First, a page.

Jewish students must not be harassed, Keegan warns Cambridge and Oxford university protests

The Gaza protest camp set up on King's Parade in Cambridge.
Credit: ITV News Anglia
The protest at Cambridge University was set up over the Bank Holiday weekend. Credit: ITV News Anglia

Jewish students must not be harassed or intimidated, the education secretary has said after Oxford and Cambridge staff and students set up camps on their university campuses to protest against the war in Gaza.

Gillian Keegan believes the protests could add to a hostile atmosphere on campus and said “we will not stand by as Jewish students suffer”.

The so-called “Liberated Zone” encampments were created in the early hours of Monday in front of the Pitts Rivers Museum in Oxford and outside King’s College in Cambridge.

Writing in The Daily Telegraph, Ms Keegan says: “The sad fact is since the abhorrent 7 October (Hamas) attacks, there has been an unprecedented rise in incidents of antisemitic abuse and intimidation.

“This is creating a hostile and toxic atmosphere on campus, which these protests will add to, when students are beginning some of the most important exams of their lives.

“In light of this, I am making myself very clear: antisemitic abuse and intimidation must not be tolerated on university campuses and we will not stand by as Jewish students suffer.

“Freedom of speech and expression is vital to academic communities, but it must not be used to harass and intimidate, or cause significant disruption to the vital business of higher education.”

The protesters are calling for the universities to cut financial ties with Israel after the country’s offensive in Gaza.

A similar camp has also been set up at Oxford University. Credit: PA/Handout

In footage posted to social media, students can be seeing setting up tents and carrying sleeping bags.

SOAS University of London students and staff also established a “Liberated Zone for Gaza” on Monday, with a spokesperson saying the university was “deeply tied to Israeli settler colonialism” through investments in various companies.

In a joint statement, Oxford Action for Palestine and Cambridge for Palestine said they “refuse to accept our universities’ complicity in Israel’s war crimes against the Palestinian people”.

They said: “Oxbridge’s profits cannot continue to climb at the expense of Palestinian lives, and their reputations must no longer be built on the whitewashing of Israeli crimes.

“Today we join the university students, faculty and staff across the globe who refuse to continue business as usual while our institutions profit from genocide.”

Pro-Palestine encampments have sprung up at UK universities like Manchester, Sheffield and Newcastle over the past week, after unrest at similar sites in the US.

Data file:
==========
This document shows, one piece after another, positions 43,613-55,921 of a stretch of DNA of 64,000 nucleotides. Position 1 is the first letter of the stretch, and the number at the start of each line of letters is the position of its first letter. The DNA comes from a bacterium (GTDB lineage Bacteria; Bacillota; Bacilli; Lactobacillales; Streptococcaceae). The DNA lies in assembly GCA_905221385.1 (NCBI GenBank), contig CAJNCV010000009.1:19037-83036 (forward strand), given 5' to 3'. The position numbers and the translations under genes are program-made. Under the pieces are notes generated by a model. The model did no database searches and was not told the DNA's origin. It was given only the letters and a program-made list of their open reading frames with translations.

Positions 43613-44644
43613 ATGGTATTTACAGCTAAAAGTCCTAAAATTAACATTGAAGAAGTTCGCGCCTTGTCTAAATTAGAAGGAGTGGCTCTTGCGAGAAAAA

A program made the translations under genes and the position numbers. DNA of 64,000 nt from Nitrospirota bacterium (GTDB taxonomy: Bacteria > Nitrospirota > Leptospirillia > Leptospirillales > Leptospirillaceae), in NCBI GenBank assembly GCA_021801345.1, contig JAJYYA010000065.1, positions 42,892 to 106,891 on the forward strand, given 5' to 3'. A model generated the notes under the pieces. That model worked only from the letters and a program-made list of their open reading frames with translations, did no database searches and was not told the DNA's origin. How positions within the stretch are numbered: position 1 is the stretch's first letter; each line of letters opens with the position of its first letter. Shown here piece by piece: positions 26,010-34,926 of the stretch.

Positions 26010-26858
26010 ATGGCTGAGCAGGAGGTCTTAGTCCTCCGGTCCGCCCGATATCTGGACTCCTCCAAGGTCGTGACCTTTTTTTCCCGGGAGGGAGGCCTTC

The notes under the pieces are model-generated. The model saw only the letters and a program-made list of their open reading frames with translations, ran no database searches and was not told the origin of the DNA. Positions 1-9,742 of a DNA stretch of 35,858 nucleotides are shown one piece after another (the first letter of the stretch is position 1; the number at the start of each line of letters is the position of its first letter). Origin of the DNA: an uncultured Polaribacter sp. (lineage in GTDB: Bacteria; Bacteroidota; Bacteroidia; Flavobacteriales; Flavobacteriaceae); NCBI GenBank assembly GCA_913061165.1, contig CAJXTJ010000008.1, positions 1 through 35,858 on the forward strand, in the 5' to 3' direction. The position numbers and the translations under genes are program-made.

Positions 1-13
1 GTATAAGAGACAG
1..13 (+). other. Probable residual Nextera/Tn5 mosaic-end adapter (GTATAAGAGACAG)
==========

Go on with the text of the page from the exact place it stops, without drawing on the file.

Cambridge for Palestine called on the university to disclose financial and professional ties to Israel, divest from related organisations, and reinvest in supporting Palestinian students, academics and scholars.

Tents set up on the lawn outside King's College Cambridge. Credit: ITV News

Demands by Oxford Action for Palestine include the university disclosing a comprehensive account of university-wide assets and divesting from “all companies that are complicit in Israeli genocide, apartheid and occupation of Palestine within the next five years”.

Student-led group Cambridge Jews for Justice in Palestine is supporting the encampment on their university grounds and told the PA news agency: “We refuse to sit by while our university is complicit in, and profits from, the genocide of Palestinians and we refuse to accept its commitment to murder and bloodshed as the status quo.”

The spokesperson said they were joining “students across the world in refusing the weaponised conflation of anti-Zionism with antisemitism”.

An Oxford University spokesperson told PA: “We respect our students and staff members’ right to freedom of expression in the form of peaceful protests.

“We ask everyone who is taking part to do so with respect, courtesy and empathy.”

Cambridge University said it was committed to freedom of speech within the law.

A university spokesperson said: “The university is fully committed to academic freedom and freedom of speech within the law and we acknowledge the right to protest.

“We ask everyone in our community to treat each other with understanding and empathy.

“Our priority is the safety of all staff and students. We will not tolerate antisemitism, Islamophobia and any other form of racial or religious hatred, or other unlawful activity.”

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